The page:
What’s In The Packet?

vegan. gluten free. 100% natural. organic ingredients.
no preservatives or additives. artisanal. hand blended. hand-packaged

Tea Blend
Green Tea Organic  
Mint Leaf  
Peppermint Leaf Organic  
Spearmint Leaf Organic  

Feel

Refreshed.
Relaxed.
Replenished.

Feel
Tastes

Tastes

Minty.
Refreshing.
Vegetal.

Subtle vegetal whispers followed by aromatic and refreshing notes of mint.

Experience It

Anytime. Hot or Iced. Pure or Sweet.
Solo or With Your Fav Treat.

Best Enjoyed

Hot and – if you have a steady hand – poured from a height to aerate the brew. A garnish of fresh mint plays with this tea like magic. On hot days, it can be fun to stray from tradition and serve your mint tea over ice. If you’re treating yourself to an ultra-refreshing iced brew, add sliced lemon and fresh mint for a truly divine treat. Whether iced or hot, you’re sure to adore the bright minty flavour in its natural state, but for the authentic Moroccan experience, serve your Atai bil Na’na’ with sugar (or your fav sweetener) to accentuate the fragrant mint.

Best Served

In decorative Moroccan tea glasses on a tea tray. For a bit of traditional theatre, serve your Atai bil Na’na’ from a Moroccan teapot (barrad), designed for the accuracy needed to pour from a great height. This both aerates the tea and impresses your guests! Of course, this lush, verdant brew will be just as heavenly if served in your favourite teacups.

Pairs With

The minty decadence is a delight on its own or with your favourite treat, but for a cultural experience, try it with Morocco’s famous fried flat bread (msemen), or pancakes like meloui and baghrir. Other sweet favourites include krachel (brioche-like sweet rolls) and sfenj (doughnuts). If you are a cookie lover, try some of Morocco’s tea time favourites including, fekkas (biscotti-like biscuits) and ghriba (shortbread). On special occasions, try Morocco’s famous pastries ka’ab al ghazelle (crescent-shaped, almond pastries) and chebakia (chewy sesame, honey and turmeric cookies).

Tea Time

As you stroll the streets or lounge in your Moroccan friends’ homes, you’ll see people delighting in Moroccan Mint tea morning, afternoon, and night. However, as the afternoon relaxes into evening, only those who can handle a late-night buzz continue drinking.

Caffeine Level

Low
For the gentlest hum of energy

Taste Strength

Medium
For a rich, smooth experience

Known For

Effortless Energy. Clarity. Digestion

Brewing Guide

Brew It the Simple Way

  • Leaf

    1 tsp

  • Liquid

    200 ml (7 fl oz)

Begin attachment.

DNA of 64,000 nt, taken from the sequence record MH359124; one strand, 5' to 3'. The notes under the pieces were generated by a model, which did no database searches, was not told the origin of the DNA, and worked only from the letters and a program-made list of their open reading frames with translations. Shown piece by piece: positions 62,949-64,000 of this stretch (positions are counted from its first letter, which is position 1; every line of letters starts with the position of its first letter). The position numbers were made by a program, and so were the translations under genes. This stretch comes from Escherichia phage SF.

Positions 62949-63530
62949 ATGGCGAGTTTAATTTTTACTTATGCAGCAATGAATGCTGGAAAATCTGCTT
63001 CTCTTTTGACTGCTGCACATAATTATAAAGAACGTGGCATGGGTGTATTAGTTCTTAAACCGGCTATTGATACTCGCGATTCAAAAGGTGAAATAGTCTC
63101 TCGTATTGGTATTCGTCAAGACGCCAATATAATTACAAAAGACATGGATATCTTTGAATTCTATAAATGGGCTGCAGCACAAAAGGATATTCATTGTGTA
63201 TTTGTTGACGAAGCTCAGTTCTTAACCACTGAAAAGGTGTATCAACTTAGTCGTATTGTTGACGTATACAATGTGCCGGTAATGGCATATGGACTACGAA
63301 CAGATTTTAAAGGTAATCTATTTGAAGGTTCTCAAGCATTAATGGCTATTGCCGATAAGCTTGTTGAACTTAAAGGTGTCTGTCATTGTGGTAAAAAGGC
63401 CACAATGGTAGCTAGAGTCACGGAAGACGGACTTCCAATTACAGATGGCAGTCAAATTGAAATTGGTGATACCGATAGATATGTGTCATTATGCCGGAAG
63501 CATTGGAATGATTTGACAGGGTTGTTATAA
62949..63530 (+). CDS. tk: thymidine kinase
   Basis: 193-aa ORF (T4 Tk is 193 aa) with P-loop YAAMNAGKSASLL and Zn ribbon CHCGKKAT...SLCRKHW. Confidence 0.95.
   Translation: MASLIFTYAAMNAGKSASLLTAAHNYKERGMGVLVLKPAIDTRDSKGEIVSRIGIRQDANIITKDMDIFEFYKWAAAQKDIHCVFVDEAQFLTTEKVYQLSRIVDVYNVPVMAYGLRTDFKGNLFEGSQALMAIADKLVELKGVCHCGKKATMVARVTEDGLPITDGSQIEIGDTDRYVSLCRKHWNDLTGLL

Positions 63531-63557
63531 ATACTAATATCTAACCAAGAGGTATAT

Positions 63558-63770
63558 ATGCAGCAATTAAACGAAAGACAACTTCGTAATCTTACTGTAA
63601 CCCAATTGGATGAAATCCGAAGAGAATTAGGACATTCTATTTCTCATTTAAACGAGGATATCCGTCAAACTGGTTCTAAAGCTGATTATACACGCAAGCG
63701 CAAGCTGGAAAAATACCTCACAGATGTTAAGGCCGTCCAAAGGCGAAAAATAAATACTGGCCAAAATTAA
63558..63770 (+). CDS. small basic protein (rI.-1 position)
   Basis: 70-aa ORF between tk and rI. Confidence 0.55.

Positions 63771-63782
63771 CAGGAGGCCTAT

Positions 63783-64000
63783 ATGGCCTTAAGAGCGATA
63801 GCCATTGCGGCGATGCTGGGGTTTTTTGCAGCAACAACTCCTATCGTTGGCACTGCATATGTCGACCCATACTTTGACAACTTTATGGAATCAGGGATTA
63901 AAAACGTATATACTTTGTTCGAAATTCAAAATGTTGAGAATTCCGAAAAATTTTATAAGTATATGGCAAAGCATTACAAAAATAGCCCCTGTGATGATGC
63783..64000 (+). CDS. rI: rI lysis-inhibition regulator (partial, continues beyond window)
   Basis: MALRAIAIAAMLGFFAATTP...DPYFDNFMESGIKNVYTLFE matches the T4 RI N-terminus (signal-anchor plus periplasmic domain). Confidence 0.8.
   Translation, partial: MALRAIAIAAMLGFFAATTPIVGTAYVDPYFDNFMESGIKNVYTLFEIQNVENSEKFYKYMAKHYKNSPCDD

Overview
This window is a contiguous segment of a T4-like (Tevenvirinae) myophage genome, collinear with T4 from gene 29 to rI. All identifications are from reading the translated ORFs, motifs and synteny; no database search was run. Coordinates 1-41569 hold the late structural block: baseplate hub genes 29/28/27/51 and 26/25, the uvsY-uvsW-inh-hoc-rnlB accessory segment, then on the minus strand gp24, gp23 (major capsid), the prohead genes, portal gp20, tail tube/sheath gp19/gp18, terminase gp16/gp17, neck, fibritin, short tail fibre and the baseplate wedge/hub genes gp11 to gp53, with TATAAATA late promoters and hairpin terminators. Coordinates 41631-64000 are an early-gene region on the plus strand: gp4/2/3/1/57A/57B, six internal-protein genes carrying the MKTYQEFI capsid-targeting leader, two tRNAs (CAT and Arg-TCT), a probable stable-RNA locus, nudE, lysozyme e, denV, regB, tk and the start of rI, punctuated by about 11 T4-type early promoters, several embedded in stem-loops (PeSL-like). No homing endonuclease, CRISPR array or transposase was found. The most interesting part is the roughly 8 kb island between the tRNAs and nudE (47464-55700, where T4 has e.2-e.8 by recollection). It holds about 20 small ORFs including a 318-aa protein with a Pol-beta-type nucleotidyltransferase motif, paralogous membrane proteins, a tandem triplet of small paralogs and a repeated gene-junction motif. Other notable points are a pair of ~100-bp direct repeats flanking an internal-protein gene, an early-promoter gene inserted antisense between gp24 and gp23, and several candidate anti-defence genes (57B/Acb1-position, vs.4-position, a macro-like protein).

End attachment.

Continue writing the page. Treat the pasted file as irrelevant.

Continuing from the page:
• Method

    Steep

  • Temp

    100°C (212°F)

  • Time

    2 – 3 min

To Make 1 Cup:

  1. 1

    Add 1 tsp of tea to a teapot, infuser pot or tea maker.

  2. 2

    Pour in 200 ml (7 fl oz) of water boiled to 100°C (212°F).

  3. 3

    Steep for 2 – 3 min.

  4. 4

    Strain into cup.

  5. 5

    Enjoy pure or sweeten to taste.


This Brewing Guide details how we recommend brewing your tea. But taste is a very personal thing, and we all have our own quirks and preferences. So feel free to experiment and have fun finding your tea brewing groove! You can then refer back to this Brewing Guide anytime you want a refresher on the best tools to use, the ideal brewing method, the magic leaf-to-water ratio, and the perfect water temperature and brewing time.

Reveal the full refreshing potential of your Moroccan Mint tea with a traditional stovetop brew.

Traditional Moroccan Mint Tea
  • Leaf

    1 tsp

  • Liquid

    200 ml (7 fl oz)

  • Method

    Stovetop brew

  • Temp

    Rolling boil

  • Time

    5 – 10 min

Brew It the Traditional Moroccan Way

Tea Tools

All the specialised utensils you’ll need for the traditional brew:

Traditional Tea Brewing Tools
  1. Measure

    You will need 1 tsp of tea per 200 ml (7 fl oz) of water.

    For best results, use freshly drawn ambient filtered water.

  2. Boil

    Boil the water in your kettle to 100°C (212°F).

    Tip: Add a little extra to the kettle to ensure you have enough boiled water for rinsing and brewing the tea.

  3. Rinse

    Add the tea to your traditional Moroccan teapot, stovetop teapot, or saucepan. Rinse the tea by filling the pot or saucepan with enough of your freshly boiled water to cover the leaves. Swirl for a few seconds and strain, ensure none of your tea leaves escape as you discard the rinsed infusion. Repeat up to 2 more times to reduce the astringency of the brew.

  4. Brew

    Add a handful of fresh mint sprigs to the pot or saucepan for an extra refreshing kick, then add the boiled water. If sweetening with sugar, add it at this point to create greater depths of flavour and frothy texture. Cover and bring to a rolling boil on the stovetop. Boil for 1 min, then remove from heat and steep for 5 – 10 min.